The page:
Molly keeps insisting that we need a fence between the house and the orchard. Why? It seems that she doesn’t appreciate chicken and turkey poop on the porches, in the shop, and occasionally in the back of the truck. And as the domesticated farmer (and husband) that I am, I went to building a fence.
Building fences is nothing new for me, but the drought conditions gave it a new twist (wait for the pun). I mounted the auger (that’s the pun) onto the tractor and commenced putting holes in the ground for the anchor posts. But below the first foot of sand we have a thick layer of clay - and clay absent of moisture is like a giant sheet of rock. As I attempted to drill post holes, the auger spun and spun but only burnished the clay to a mirror finish. Well a good fence depends on deep set posts and I wasn’t making any progress, so I filled the holes with water and waited. The next day, I was able to hand dig a few more inches deep. Each day for over a week I repeated this process until each of the 6 holes were 3.5 ft deep.
Finally, having set the end posts, I set to installing the T-posts that span the distance between the wooded end posts. Again, this proved a challenge. After pounding in 12 of the 40 T-posts my body was telling me it was time to stop. After a week of carpel tunnel pain in both wrists, I was willing to pay a young hand to drive in the remainder (ah, youth).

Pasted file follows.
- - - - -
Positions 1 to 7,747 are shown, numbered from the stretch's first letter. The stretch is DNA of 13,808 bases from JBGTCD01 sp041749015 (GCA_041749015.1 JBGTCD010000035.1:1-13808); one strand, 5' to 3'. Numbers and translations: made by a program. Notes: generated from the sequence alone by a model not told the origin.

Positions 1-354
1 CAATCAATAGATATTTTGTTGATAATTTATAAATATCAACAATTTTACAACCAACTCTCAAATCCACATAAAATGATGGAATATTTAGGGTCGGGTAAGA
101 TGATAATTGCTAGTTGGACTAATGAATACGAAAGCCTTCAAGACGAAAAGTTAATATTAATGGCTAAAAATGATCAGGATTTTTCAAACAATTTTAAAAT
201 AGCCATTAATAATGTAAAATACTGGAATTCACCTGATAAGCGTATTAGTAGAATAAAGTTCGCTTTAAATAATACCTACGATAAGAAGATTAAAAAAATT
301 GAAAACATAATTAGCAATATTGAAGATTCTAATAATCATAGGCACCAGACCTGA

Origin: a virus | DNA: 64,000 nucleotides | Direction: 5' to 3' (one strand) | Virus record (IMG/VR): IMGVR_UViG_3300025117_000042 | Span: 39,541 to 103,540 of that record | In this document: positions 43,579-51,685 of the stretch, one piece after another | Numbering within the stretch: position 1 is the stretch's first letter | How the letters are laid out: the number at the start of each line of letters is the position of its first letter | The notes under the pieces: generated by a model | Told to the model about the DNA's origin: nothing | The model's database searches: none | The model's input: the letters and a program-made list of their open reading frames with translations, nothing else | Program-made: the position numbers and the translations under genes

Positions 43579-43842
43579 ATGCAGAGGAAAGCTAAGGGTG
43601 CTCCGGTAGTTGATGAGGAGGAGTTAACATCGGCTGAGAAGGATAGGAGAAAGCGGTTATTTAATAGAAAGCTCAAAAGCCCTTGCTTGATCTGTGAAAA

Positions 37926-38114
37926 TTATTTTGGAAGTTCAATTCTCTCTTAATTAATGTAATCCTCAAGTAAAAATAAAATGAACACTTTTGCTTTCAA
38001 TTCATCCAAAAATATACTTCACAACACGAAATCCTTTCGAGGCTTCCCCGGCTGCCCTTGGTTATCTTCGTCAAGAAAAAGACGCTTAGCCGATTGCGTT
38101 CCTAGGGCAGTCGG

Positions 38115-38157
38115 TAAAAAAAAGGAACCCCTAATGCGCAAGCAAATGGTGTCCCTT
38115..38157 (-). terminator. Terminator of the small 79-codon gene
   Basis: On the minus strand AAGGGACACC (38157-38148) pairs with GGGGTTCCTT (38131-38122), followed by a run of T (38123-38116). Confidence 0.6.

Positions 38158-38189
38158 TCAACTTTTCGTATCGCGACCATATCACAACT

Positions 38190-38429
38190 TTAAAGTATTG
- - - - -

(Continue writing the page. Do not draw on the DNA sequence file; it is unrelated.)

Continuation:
Well it didn’t take him long to drive the T-posts in. So, while I had the help, we went about stretching the fence. I had bought a typical 4” sheep and goat fence to keep the birds from climbing through. But as we got to stretching the fence, I realized that it was very poor-quality fence - much softer than what I was used to. After spending 2 hours hanging half the fence I looked back and realized It just wouldn’t do. It was sagging and rippled like the desert sands. I knew that I would be filled with disgust every time I looked at it. So, with a positive nod from my helper, we went about undoing 3 hours of work and 100ft of fence.
After a quick trip (nothing is a quick trip when you live in the country) to the local hardware store yielded a role of High Tensile woven wire fence. The high tensile steel allows you to put tremendous stretch on the wires without them breaking - and results in a nice tight fence that springs back into shape when you (or a cow) leans on it.
Needless to say, I am quite pleased with the fence. I should have spent the extra money in the first place - a lesson that I never seem to learn. While I still have a bit of work to do (tying the fence to the T-posts), it should be tight enough to keep the turkeys off the porch. I’ll be moving them in a few days so keep following us on Facebook to get an update.